McCain's Last Stand
February 7, 2006
R. D. Kushner
The usual tirade for this week has been replaced by a tirade by John McCain. A tirade that says more about this hypocrite of Congressional proportions, than it does about Barack Obama, the accused. McCain has thrown a rock in his glass house, and as he sits in his easy chair amidst a pile of broken glass, he seems oblivious to his own cowardliness and sanctimoniousness.
Mr. McCain seems to be very particular about contradicting himself, and then blaming others for his own inadequacies. His psychological projection paints a caricature of himself that is not without irony or sadness. Mr. McCain has learned much from his experiences of war and of government, yet his forte as of late seems to be information manipulation and irresponsible attacks; which puts him in a class of his own with an administration that prides itself on such mediocrity and carelessness.
Below, McCain speaks for himself. The man of politics reeks of partisanship, hypocrisy, and self-interest; but rather than challenge those positions in his own logic and actions he attacks a weaker, less experienced politician, and accuses him of the same: Senatorial Darwinism at its best. The following is provided as "fair use" of an article originally published at CNN.com:
"I'm embarrassed to admit that after all these years in politics, I failed to interpret your previous assurances as typical rhetorical gloss routinely used in politics to make self-interested partisan posturing appear more noble," the Arizona Republican said in a letter to Barack Obama.
"Please be assured I won't make the same mistake again."
McCain also told Obama that "I understand how important the opportunity to lead your party's efforts to exploit this issue must seem to a freshman senator, and I hold no hard feelings over your earlier disingenuousness."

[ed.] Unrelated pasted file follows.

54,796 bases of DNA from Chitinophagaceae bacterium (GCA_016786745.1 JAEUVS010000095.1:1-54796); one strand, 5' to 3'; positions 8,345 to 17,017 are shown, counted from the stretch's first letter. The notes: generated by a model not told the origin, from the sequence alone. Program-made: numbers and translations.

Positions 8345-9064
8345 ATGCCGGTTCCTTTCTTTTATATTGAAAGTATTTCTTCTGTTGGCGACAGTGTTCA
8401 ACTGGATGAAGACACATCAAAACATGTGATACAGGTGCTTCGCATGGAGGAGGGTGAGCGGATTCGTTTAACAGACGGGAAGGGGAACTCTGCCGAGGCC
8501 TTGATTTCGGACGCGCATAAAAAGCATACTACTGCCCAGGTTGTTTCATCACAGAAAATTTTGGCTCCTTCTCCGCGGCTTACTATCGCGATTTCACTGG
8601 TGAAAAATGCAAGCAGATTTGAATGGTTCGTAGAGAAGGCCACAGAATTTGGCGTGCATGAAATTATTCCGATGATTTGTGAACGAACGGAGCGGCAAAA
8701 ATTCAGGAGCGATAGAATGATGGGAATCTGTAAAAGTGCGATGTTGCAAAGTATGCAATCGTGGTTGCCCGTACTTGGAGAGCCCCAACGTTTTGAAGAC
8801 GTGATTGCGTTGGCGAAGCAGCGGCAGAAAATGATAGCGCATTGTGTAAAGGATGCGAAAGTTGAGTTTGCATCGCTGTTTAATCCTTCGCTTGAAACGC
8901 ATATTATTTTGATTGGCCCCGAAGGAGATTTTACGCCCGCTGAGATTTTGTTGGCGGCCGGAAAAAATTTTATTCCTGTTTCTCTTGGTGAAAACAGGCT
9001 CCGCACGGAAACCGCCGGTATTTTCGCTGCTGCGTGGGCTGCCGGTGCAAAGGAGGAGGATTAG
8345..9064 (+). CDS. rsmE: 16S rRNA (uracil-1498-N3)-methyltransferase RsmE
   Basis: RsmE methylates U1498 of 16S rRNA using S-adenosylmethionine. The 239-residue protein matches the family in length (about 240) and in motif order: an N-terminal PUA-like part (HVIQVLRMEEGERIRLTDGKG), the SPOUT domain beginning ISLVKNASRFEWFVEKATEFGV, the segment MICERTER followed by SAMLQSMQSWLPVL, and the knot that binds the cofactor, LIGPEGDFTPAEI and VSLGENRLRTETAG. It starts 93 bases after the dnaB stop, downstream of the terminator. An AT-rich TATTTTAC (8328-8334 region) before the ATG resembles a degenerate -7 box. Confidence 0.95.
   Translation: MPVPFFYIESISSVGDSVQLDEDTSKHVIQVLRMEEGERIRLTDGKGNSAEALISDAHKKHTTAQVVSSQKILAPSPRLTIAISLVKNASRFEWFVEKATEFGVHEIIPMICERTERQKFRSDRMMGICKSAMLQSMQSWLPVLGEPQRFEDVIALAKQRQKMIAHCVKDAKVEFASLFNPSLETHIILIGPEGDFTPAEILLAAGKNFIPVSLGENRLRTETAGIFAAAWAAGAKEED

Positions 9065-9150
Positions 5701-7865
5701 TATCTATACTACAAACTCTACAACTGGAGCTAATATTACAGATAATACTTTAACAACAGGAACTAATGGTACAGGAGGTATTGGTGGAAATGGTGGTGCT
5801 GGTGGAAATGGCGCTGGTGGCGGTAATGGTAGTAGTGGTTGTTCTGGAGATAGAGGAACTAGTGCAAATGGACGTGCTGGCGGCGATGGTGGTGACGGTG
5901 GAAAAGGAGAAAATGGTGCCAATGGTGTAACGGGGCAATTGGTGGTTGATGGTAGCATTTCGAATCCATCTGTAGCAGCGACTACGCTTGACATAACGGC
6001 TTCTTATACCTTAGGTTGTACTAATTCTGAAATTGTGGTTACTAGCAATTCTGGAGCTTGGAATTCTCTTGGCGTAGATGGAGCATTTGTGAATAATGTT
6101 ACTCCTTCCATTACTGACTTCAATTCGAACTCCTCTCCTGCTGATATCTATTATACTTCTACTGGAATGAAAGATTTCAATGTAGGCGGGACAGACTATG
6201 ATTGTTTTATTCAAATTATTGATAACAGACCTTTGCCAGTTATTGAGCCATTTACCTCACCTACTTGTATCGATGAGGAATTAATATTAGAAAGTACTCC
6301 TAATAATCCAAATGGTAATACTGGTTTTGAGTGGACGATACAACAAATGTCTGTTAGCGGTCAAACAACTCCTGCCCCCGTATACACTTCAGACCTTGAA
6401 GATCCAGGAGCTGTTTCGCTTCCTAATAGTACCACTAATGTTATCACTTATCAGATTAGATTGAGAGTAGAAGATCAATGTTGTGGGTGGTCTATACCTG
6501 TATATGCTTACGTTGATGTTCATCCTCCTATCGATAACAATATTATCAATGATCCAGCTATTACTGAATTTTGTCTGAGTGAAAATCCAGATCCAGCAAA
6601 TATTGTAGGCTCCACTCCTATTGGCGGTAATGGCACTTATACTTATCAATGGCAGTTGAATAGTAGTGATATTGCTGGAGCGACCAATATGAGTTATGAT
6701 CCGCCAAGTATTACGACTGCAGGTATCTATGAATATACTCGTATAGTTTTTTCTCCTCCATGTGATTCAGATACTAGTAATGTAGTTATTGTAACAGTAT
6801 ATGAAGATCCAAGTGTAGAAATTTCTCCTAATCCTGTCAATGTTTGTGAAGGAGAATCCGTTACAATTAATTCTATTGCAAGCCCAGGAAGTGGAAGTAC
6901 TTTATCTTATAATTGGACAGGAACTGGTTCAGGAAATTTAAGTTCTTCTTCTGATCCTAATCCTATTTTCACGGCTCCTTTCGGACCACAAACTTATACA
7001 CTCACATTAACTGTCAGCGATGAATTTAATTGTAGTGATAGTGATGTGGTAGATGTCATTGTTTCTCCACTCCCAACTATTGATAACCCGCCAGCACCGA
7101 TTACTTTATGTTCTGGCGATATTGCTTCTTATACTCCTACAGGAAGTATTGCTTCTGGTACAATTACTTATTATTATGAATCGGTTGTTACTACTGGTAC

"I have been around long enough to appreciate that in politics, the public interest isn't always a priority for every one of us," McCain wrote. "Good luck to you, senator."
Senator McCain is right to be embarrassed, but he's embarrassed for the wrong reasons. He thinks his embarrassment stems from his admitted failure to interpret Barack Obama's political rhetoric of self-interest; but what he should be more embarrassed about is his own political rhetoric of self-interest. Mr. McCain, like so many of his colleagues [Democrats and Republicans alike], is more interested in self-preservation and self-denial, than his own intellectual enlightenment or the public interest of the American people that he so facetiously invokes.
If Senator McCain isn't embarrassed by the tone or irony of his remarks, the American public will be embarrassed for him. The recent punch to his loins administered by President Bush, who all but dismissed McCain's anti-torture legislation with his defamatory signatory note, must still be stinging with resentment. One shouldn't be surprised to see McCain lash out in pain to cover up for his own inadequacies. And Barack Obama was his victim; but to use the term "victim" is to give McCain's hollow and misplaced criticism too much credit.
It is time for McCain to retire. First apologize. Then retire. Or he can continue to smash the face of his dignity into the ground, until it becomes a bloody, unrecognizable shadow of human conscience.